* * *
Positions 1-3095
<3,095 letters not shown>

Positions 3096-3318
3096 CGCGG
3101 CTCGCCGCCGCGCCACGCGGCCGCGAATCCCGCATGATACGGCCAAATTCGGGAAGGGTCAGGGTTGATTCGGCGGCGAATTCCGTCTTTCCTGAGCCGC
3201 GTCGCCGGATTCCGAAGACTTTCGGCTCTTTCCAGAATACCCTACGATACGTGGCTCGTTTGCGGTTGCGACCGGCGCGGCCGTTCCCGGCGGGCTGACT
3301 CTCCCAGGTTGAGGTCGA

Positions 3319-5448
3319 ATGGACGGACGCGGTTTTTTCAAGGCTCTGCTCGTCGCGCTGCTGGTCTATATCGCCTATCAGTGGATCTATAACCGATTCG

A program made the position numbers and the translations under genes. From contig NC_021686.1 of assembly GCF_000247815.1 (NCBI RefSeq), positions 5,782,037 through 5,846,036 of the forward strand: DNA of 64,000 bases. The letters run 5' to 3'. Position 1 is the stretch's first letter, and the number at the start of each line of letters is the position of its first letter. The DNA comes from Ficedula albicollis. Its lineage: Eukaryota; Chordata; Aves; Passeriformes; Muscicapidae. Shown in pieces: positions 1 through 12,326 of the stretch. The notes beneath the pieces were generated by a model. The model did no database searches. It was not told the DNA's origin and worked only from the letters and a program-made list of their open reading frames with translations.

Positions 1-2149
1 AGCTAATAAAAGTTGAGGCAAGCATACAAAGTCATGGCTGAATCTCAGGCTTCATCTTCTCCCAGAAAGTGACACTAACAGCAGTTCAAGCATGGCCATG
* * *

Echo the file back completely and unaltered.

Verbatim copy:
Positions 1-3095
<3,095 letters not shown>

Positions 3096-3318
3096 CGCGG
3101 CTCGCCGCCGCGCCACGCGGCCGCGAATCCCGCATGATACGGCCAAATTCGGGAAGGGTCAGGGTTGATTCGGCGGCGAATTCCGTCTTTCCTGAGCCGC
3201 GTCGCCGGATTCCGAAGACTTTCGGCTCTTTCCAGAATACCCTACGATACGTGGCTCGTTTGCGGTTGCGACCGGCGCGGCCGTTCCCGGCGGGCTGACT
3301 CTCCCAGGTTGAGGTCGA

Positions 3319-5448
3319 ATGGACGGACGCGGTTTTTTCAAGGCTCTGCTCGTCGCGCTGCTGGTCTATATCGCCTATCAGTGGATCTATAACCGATTCG

A program made the position numbers and the translations under genes. From contig NC_021686.1 of assembly GCF_000247815.1 (NCBI RefSeq), positions 5,782,037 through 5,846,036 of the forward strand: DNA of 64,000 bases. The letters run 5' to 3'. Position 1 is the stretch's first letter, and the number at the start of each line of letters is the position of its first letter. The DNA comes from Ficedula albicollis. Its lineage: Eukaryota; Chordata; Aves; Passeriformes; Muscicapidae. Shown in pieces: positions 1 through 12,326 of the stretch. The notes beneath the pieces were generated by a model. The model did no database searches. It was not told the DNA's origin and worked only from the letters and a program-made list of their open reading frames with translations.

Positions 1-2149
1 AGCTAATAAAAGTTGAGGCAAGCATACAAAGTCATGGCTGAATCTCAGGCTTCATCTTCTCCCAGAAAGTGACACTAACAGCAGTTCAAGCATGGCCATG